Nuggets guard Ty Lawson talks about his DMV-area roots.
Washington, DC-area product Ty Lawson took advantage of a tough, competitive environment growing up to make it all the way to the NBA.
by Adam Figman | @afigman
SLAM: Tell us a little about your hometown.
Ty Lawson: I’m from the DMV—DC, Maryland, VA, [but] everybody calls it the DMV. I grew up in Bonnywood, close to Waldorf, MD. That’s where I grew up. You know, it’s tough out here.
SLAM: Was the basketball really competitive?
TL: Oh yeah, definitely. My dad was in the military so I played at the Andrews Air Force Base, at the Boys and Girls Club. From there I went to Silver Spring, which is where I met up with Kevin [Durant] and teamed up with him. We played against Michael Beasley, who played with DC Assault, and we were their rivals. It was me and KD against Nolan [Smith] and Mike Beas. It was real competitive out here.
SLAM: When you were playing with those guys back in high school, did you have any idea you’d all be battling in the pros one day?
TL: I knew everybody was good, but I didn’t know we were all gonna make it to the League, so it’s a blessing that we all did. That’s why I think we all stick together—me, Mike, Nolan and Kevin are friends, we hang out and always talk to each other to make sure everybody else is good. That rivalry turned into a friendship.
SLAM: Were there any specific spots where you spent lots of time as a kid?
TL: The Run N Shoot. From middle school into high school, that’s where I was. I worked out and you could always find me there in the mornings, the evenings. That’s where I always was. It’s in Forestville, MD.
SLAM: Were there guys playing in the NBA from the DMV area who you looked up to?
TL: DerMarr Johnson, he was in the League, and Steve Francis. That’s who I looked up to. [Francis] was one of my favorite players when he was playing, especially for Orlando. That was my favorite player.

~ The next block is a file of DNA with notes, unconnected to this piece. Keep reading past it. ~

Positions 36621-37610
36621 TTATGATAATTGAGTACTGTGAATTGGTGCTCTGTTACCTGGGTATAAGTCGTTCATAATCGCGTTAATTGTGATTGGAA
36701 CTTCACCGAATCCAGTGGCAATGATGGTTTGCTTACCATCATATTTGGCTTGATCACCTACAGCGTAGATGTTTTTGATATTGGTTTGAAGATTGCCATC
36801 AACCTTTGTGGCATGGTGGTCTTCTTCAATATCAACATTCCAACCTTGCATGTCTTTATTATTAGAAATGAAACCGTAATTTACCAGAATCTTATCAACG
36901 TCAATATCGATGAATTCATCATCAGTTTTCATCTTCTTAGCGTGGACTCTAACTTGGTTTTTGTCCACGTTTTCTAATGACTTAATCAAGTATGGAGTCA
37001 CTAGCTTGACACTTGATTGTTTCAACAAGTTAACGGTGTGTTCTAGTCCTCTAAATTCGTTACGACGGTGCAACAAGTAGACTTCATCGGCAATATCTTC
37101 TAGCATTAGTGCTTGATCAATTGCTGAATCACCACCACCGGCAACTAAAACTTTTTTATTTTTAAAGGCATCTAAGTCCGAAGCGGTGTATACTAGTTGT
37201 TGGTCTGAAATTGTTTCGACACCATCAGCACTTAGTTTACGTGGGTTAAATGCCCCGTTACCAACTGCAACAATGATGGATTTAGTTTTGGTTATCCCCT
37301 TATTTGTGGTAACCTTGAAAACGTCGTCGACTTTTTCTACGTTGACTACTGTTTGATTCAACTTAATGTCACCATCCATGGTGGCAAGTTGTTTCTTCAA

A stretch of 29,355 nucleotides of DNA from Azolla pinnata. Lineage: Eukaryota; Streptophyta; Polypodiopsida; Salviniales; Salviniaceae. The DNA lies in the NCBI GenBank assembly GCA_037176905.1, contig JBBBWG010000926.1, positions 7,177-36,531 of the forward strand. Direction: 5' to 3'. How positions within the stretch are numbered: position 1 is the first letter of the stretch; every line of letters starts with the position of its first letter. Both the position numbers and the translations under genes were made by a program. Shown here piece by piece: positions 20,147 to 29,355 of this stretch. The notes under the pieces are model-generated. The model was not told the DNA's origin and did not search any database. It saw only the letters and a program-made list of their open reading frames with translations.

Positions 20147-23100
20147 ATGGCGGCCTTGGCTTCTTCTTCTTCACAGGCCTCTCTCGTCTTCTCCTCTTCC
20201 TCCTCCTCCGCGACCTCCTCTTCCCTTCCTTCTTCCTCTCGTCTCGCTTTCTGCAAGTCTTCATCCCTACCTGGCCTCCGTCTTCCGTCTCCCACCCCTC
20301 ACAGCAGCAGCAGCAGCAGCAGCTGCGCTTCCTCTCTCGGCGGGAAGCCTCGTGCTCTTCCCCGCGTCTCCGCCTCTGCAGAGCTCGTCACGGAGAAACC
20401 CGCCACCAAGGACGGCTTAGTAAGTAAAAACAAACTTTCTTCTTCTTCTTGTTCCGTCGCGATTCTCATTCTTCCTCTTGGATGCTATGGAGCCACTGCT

SLAM: How tough was the decision to go to Oak Hill and finish high school there?
TL: Man, that was the hardest decision I’ve made in my life. We actually packed all my stuff and put it in the van, and I was like, Man, you gotta drag me outta here and take me there. Especially my second year back, there was no way I wanted to go. I came to school probably three or four days late—they finally convinced me—but I wanted to stay home, and have, what’s it called, when you’re a senior? Prom! I wanted to go to prom! I wanted to go to a public school. The last thing I wanted to do was go back to Oak Hill.
SLAM: So what changed your mind?
TL: Just speaking to people, like my mentor Keith Stevens. He told me some people gotta make sacrifices in life in order to make a better life. That’s one of the sacrifices I made—going to Oak Hill for two years. The average high school student would never do that. That’s a big sacrifice and it helped me out a lot in life.
SLAM: Why’d you decide to attend UNC?
TL: Well, I was cool with Wayne Ellington and Brandan Wright, and we all wanted to go to the same school. And plus, I saw an opening at the point guard spot, and that was a good situation. The thing that really got me to go there was the year that they won the championship, Coach [Roy] Williams drove up to Oak Hill I think a day or a day and a half later, and he was in the office just trying to talk to me about coming there. That just showed dedication and that he wanted me to be there, so I had to go after that.
SLAM: If you could watch one guy play while you were growing up, who would it have been?
TL: I’ll say Allen Iverson, on and off the court. You always remember when he was talking about practice, I mean everybody remembers that, so on and off the court. I was definitely on that Fisher Price trying to hit the crossover, the game-winning shot just like him. He had a heavy influence on basketball in general, and especially on my game when I was younger.